The French, naturally, living in Paris, the city of the enlightened, would lay claim to The Beat Generation (le jazz hot!), and they still do. So, our producers had suggested we do a series to prove it, and quickly, because "Merde, there aren't that many left." Well, I heartily agreed, and wanted to focus a bit on the extraordinary women of the Beat era, like the accomplished Diane di Prima ('Memoirs of a Beatnik,' 'Loba') Carolyn Cassady, loyal wife of Neal, muse and lover of Kerouac. But sadly, the boys disagreed, and (sorry) Beat a hasty retreat ...
* * *
Those Beats who did choose to tough it out in America, like Allen Ginsberg, would escape to Paris, Mexico or Marrakesh. 'Howl' was a literary hit, but Ginsberg was still arrested for referring, in worshipful gay abandon, to the smoldering sexuality of Marlon Brando's motorcyclist in 'The Wild One' (1953). Ginsberg's version of the "best minds" of his generation, "who let themselves be fucked in the ass by saintly motorcyclists and screamed with joy," were less than welcome in fifties America. I was a kid, and intrigued by Ginsberg's poetry, but certainly felt the alienation, reading 'condemned' literature with a flashlight ... Many creative originals just up and left the country altogether. Others, like Jonas Mekas, arrived from obscure parts of Europe like Lithuania, and fit right in. Warhol, also with roots in Eastern Europe, had much in common with Mekas, but in 1959, while Warhol was trying to break into the rarified art world, Mekas was already an established underground filmmaker ...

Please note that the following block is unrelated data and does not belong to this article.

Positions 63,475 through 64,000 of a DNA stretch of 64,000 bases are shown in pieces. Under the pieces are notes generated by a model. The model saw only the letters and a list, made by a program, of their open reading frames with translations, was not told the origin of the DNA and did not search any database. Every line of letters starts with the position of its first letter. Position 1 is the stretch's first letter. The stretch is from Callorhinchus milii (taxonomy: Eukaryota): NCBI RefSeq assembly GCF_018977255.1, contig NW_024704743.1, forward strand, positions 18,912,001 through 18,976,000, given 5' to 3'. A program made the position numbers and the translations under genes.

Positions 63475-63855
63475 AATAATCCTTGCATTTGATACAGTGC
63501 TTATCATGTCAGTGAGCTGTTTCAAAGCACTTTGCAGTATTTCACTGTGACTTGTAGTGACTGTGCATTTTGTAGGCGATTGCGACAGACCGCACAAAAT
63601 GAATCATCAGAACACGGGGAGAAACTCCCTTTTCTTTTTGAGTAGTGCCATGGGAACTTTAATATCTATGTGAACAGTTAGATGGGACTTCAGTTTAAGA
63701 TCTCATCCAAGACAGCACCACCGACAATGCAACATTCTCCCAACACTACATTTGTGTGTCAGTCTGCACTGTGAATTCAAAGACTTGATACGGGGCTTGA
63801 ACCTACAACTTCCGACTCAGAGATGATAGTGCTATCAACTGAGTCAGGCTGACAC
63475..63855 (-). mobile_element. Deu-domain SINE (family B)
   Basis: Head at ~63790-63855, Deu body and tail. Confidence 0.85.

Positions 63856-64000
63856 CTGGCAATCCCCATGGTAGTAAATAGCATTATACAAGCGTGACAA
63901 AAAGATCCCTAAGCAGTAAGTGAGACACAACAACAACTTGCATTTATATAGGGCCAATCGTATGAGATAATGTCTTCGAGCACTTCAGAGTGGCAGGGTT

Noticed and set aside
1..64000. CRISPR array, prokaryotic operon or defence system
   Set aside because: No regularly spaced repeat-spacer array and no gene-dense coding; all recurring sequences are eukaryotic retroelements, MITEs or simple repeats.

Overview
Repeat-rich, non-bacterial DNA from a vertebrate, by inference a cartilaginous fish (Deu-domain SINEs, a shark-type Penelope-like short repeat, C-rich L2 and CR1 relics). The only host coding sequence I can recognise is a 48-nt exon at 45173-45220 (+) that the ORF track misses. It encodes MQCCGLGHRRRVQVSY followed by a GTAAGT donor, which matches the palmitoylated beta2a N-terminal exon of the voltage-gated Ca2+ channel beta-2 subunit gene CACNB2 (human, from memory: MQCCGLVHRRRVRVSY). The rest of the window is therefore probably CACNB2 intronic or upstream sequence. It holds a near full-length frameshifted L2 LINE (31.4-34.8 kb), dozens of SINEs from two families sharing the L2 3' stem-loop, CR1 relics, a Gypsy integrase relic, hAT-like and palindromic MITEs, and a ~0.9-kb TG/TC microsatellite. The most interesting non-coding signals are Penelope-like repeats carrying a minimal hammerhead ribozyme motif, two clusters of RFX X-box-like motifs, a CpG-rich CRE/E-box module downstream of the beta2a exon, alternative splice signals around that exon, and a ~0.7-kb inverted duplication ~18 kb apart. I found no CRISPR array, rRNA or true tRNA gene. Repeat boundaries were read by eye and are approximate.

* * *
Jonas Mekas: When we came to New York back then, the whole cinema horizon was open; you could see everything! The classics, the past, the present, the experimental. It was so rich that we immersed ourselves completely and immediately into it. There was no way back — we were in it! That was the beginning. But later, when I was arrested for showing (Jean) Genet's 'Un Chant d'Amour,' and Jack Smith's 'Flaming Creatures,' those court cases would affect licensing of all films. Then Lenny Bruce, his trial had to do more with freedom of speech. He contributed to eliminating censorship in cinema in America. So I was not just doing the obscenity trial for the underground. No! I did it in the first place for myself. If I want to show some films, why not? They are innocent films. I just did the right thing, no courage needed — to share with people what you like. That is what I did then, and I do the same now. If I see something that I like, I have to share with others.
* * *
While we worked on 'Factory People,' Jonas Mekas shared with us his extraordinary VHS tapes, a compilation of home movies that he and brother Adolfas began shooting almost from the moment they landed in New York (He'd borrowed money to buy his first Bolex 16mm two weeks after his arrival in 1949). We studied hours of remarkable footage from the Beat era to the decades beyond, including 'Walden,' 'Lost, Lost, Lost,' and 'Notes on Andy's Factory.' Jonas and his trusty camera were a major, ubiquitous Village presence, as was grizzly bearded Zen Buddha Billy Name, who still strongly resembles a benign Beat/Biker, wearing his trademark sunglasses, leather, and lots of silver. Billy knew why he and his friends gravitated to Greenwich Village: "It was a miserable period not just for gays, but let's say living people."